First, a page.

G20 trade in services, current prices (USD billion), seasonally adjusted

Visit the OECD Interactive Data to deepen this data OECD Statistics and Data Directorate and national sources. Note: Q1 2022 services trade values ​​are preliminary estimates based on available data, covering around 60% of exports and imports for the G20 aggregate.

Rapidly rising prices boosted the value of merchandise trade for major G20 commodity exporters. Australian exports increased by 7.8% in the first quarter of 2022, due to higher sales of grain, coal and metals. Also driven by cereals, merchandise exports increased by 11.5% in Argentina. Despite a slowdown in metal ores, Brazilian exports jumped 20.2%, driven by mineral fuels and a surge in soybean shipments. Similarly, Indonesia and South Africa recorded robust export growth in the first quarter of 2022 (+6.1% and 7.7%, respectively).

Services trade slowed in North America. Exports and imports rose 2.3% respectively in the United States in the first quarter of 2022, with strength in business services and financial services offsetting weakness in transportation and computer services. Canada’s exports (down 1.3%) fell slightly in all categories, notably travel. Imports increased by 2.3%, with transport and travel recording robust growth (+7.5% and 6.2%).

After several quarters of strong growth, a slowdown in transport has weakened services trade in East Asia. In Japan, exports continued to weaken (-4.4%), due to a decline in transport, IT and business services, and imports increased by 2.3%. Korean exports rose moderately (+1.6%), as strength in business services and transportation was partly offset by lower sales in computer and construction services. Korean imports remained stable. In China, services exports rose 4.1%, the weakest rate in six quarters, while imports rose 3.5%. The lifting of mobility restrictions in Australia has led to an increase in trade in services. Exports increased moderately (+1.5%), while imports soared (+9.5%), driven by transport and travel.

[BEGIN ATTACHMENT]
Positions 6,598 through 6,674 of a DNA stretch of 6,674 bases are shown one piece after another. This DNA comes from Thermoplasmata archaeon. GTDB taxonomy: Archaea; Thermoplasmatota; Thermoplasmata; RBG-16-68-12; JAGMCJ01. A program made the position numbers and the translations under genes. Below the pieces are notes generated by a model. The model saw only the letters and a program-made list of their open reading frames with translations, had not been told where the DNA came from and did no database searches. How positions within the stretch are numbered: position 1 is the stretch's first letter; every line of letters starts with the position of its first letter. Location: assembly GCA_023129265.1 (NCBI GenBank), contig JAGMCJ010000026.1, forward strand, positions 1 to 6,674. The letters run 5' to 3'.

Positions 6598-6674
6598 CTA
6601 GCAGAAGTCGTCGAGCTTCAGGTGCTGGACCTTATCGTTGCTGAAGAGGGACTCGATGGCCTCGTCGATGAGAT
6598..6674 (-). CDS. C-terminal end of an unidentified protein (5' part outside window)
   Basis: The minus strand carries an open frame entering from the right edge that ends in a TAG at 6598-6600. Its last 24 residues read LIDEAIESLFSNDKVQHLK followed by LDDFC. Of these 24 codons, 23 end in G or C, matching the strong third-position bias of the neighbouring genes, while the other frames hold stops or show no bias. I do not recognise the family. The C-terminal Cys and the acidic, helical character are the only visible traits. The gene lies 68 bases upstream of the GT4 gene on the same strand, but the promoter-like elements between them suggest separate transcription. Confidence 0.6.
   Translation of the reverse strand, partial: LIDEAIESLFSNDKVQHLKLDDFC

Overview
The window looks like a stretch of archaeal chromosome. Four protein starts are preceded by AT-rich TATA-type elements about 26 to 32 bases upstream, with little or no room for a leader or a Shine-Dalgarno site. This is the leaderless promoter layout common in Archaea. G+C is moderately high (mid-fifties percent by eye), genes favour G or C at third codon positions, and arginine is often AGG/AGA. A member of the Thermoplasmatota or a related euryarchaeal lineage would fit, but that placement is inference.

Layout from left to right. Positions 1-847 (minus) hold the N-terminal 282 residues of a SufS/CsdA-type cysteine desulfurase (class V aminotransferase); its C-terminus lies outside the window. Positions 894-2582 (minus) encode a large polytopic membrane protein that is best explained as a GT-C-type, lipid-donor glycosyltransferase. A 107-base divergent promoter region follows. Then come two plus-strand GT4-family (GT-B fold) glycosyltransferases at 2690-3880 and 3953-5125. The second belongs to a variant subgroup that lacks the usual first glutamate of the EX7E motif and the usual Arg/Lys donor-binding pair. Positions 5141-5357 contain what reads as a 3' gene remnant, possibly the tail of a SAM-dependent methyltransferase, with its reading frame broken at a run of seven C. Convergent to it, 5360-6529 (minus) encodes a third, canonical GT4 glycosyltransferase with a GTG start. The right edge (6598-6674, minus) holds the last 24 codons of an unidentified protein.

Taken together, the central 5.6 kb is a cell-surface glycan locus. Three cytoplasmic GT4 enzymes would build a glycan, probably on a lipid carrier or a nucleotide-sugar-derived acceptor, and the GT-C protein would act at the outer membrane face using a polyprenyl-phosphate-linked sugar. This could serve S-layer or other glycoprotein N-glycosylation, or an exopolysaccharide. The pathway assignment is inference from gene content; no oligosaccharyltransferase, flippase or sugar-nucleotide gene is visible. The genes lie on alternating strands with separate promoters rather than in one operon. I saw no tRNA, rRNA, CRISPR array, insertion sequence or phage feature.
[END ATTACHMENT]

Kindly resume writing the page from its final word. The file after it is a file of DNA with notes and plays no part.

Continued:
Trade in services has slowed in most European countries. Services exports in Germany and Italy increased by 1.1% and 1.8% respectively, while imports remained stagnant (up 0.4% for Germany and down 0.8% for Italy). ‘Italy). In the United Kingdom, exports of services fell by 1.3% and imports contracted sharply (-11.5%). On the other hand, with travel receipts up by 14.0%, exports of services increased by 4.9% in France, while imports increased by 2.0%. Turkey recorded double-digit growth in both exports (up 22.8%) and imports (up 15.1%), reflecting strength in passenger travel and transport services.
Source: OECD